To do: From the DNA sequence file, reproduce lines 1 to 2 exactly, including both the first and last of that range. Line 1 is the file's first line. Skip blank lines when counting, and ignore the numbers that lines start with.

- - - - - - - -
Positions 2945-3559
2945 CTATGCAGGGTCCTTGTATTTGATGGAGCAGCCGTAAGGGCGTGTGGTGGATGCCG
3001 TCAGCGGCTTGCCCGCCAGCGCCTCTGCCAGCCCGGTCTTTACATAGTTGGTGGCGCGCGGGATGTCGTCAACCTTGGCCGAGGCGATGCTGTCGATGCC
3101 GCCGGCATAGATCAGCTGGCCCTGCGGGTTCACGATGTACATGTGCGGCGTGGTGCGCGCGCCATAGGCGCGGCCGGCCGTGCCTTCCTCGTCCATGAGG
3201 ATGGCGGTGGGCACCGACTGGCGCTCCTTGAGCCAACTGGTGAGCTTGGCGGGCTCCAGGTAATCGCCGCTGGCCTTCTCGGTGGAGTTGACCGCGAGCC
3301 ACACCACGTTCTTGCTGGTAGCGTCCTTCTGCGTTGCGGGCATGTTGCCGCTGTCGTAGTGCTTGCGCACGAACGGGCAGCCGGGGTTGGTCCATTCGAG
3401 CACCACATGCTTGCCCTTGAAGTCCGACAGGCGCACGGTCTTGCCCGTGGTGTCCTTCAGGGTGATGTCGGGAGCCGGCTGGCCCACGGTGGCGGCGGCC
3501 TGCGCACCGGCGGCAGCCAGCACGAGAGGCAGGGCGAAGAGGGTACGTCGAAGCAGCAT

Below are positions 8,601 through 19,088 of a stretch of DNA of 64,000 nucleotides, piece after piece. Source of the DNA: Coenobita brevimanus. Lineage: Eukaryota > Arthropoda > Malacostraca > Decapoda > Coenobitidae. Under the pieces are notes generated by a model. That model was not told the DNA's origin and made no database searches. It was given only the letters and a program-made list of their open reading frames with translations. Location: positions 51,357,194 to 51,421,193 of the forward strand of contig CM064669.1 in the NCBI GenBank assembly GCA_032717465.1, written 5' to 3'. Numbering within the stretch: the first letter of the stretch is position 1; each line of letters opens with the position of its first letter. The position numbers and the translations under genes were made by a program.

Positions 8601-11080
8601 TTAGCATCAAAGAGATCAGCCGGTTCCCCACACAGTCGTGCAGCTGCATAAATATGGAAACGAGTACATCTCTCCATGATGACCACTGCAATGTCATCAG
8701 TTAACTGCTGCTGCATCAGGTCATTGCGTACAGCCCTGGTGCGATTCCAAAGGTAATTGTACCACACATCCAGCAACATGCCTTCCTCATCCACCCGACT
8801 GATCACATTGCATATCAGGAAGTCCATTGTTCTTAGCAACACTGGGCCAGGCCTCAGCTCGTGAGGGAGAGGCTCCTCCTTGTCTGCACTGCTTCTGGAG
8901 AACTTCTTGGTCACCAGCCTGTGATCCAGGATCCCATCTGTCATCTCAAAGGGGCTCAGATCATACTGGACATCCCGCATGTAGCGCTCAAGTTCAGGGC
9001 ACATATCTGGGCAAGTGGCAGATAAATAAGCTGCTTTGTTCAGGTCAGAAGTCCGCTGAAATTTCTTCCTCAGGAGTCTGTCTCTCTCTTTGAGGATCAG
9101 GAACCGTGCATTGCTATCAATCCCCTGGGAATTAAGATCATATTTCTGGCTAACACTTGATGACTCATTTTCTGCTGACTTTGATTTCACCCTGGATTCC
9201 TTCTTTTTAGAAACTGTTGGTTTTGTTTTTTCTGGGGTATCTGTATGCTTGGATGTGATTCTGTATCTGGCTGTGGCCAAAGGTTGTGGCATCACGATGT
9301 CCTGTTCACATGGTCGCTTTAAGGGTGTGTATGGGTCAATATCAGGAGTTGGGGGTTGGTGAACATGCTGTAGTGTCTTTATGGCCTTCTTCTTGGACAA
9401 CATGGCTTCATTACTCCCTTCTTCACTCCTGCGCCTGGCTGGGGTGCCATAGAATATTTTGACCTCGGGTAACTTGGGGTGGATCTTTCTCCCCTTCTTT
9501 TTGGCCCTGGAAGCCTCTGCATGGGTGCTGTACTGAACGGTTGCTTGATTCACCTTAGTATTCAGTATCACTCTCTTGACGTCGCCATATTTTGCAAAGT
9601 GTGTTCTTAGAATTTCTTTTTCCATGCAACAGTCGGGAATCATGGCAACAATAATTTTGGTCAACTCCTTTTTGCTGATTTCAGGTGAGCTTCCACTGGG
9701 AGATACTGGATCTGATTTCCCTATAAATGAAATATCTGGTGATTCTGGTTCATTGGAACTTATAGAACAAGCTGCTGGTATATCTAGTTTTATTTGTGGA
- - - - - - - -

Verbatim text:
Positions 2945-3559
2945 CTATGCAGGGTCCTTGTATTTGATGGAGCAGCCGTAAGGGCGTGTGGTGGATGCCG